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Nepal is a heady mix, a fascinating land of ancient history, vibrant cultures and people, bio-diversity and scenic grandeur. From the magnificent snow-capped peaks to the North, the lesser mountains and midlands in the central region and the tropical jungles and fertile plains to the south, Nepal is a land that is largely defined by its geographical features. Located between China and India, Nepal also stands at the defining frontier of civilisation in this part of the world, showing a true multi-cultural, multi-ethnic amalgamation. Despite being wedged between two giant neighbours and civilisations, Nepal has produced a history and culture that is vastly different and unique.


People This varied landscape has one of the richest cultural landscapes. It has a population of roughly 22 million people. The heterogeneity is seen in the multiplicity of ethnic and caste groups who speak over 70 languages and dialects. Amazing cultural diversity for such a small country. The cultural heterogeneity is also linked to the landscape and can be seen in the way that different ethnic groups occupy parts of the country.

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The Gurungs and Magars live mainly in the western region, the Rais, Limbus and Sunwars inhabit the slopes and valleys of the eastern mid-hills while the Sherpas, Manangpas and Lopas inhabit the higher Everest, Annapurna and Mustang regions respectively. The Newars constitute an important ethnic group of the capital valley Kathmandu. The Terai has various caste groups like the Tharus, Yadavas, Satar, Rajvanshis and Dhimals. Brahmins, Chhetris and Thakuris are generally spread out over all parts of the kingdom. Landscape Nepal consists of several physiographic regions or natural zones – the four mountain ranges, the valleys located between them and the plains to the south of these ranges.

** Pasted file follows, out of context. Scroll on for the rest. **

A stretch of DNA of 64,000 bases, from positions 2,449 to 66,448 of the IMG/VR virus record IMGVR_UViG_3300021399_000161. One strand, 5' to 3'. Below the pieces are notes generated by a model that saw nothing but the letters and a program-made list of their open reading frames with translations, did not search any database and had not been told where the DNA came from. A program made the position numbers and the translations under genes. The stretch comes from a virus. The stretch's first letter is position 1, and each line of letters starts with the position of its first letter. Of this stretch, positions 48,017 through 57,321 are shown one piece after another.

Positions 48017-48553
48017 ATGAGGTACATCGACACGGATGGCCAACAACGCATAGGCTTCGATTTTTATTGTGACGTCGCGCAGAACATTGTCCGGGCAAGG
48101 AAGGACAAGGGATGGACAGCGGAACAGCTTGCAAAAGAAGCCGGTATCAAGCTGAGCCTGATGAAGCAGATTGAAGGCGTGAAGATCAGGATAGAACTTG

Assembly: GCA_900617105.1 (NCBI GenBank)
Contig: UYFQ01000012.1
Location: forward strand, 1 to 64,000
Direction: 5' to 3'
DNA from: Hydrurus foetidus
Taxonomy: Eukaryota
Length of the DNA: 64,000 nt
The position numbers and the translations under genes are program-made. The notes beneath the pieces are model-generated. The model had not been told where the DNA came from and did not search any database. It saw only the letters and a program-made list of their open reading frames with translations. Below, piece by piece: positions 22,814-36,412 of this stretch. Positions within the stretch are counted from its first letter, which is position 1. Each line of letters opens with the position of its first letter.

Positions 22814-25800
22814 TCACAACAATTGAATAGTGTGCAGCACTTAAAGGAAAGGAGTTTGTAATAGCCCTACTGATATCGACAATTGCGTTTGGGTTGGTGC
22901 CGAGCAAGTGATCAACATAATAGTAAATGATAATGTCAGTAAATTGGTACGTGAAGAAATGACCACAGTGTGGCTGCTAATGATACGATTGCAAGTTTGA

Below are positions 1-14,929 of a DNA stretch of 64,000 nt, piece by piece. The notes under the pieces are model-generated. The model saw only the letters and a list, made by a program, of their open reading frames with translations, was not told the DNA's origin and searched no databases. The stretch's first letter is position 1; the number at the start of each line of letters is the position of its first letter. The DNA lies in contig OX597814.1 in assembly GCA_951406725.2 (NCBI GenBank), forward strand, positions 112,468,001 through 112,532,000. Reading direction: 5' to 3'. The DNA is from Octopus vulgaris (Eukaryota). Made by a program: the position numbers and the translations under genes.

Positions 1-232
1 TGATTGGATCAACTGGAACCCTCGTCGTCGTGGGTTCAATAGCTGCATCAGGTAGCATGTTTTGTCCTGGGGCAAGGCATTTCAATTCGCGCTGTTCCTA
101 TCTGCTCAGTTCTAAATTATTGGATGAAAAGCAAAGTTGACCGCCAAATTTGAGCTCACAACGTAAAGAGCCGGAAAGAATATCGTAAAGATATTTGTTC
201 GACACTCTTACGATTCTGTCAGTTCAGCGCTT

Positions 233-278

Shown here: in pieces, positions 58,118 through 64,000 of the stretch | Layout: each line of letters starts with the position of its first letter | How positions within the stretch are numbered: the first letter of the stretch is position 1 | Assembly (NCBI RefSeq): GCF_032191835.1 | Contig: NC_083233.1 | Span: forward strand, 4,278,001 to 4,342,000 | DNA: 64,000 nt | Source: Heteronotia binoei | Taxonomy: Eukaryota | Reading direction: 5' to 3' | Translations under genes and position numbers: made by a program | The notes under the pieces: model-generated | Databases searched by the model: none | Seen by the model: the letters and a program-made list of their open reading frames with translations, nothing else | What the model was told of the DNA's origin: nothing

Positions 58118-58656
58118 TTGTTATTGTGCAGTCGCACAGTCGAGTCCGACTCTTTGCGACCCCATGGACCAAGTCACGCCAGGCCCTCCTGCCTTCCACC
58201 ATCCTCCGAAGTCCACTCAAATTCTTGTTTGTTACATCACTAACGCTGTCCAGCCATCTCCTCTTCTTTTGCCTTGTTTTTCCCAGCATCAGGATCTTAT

The plains or flatlands in Nepal consist of the Terai and the Bhabar. The Terai forms the northernmost part of the fertile Gangetic plain and extends into Nepal – a region that is called the `granary’ of Nepal, and a green expanse of paddies, mango groves, bamboo thickets and palm fringed villages. Between the plains and the first foothills is a narrow expanse of stony, shallow, immature soils called the Bhabar. Due to its porosity and it is unfit for agriculture.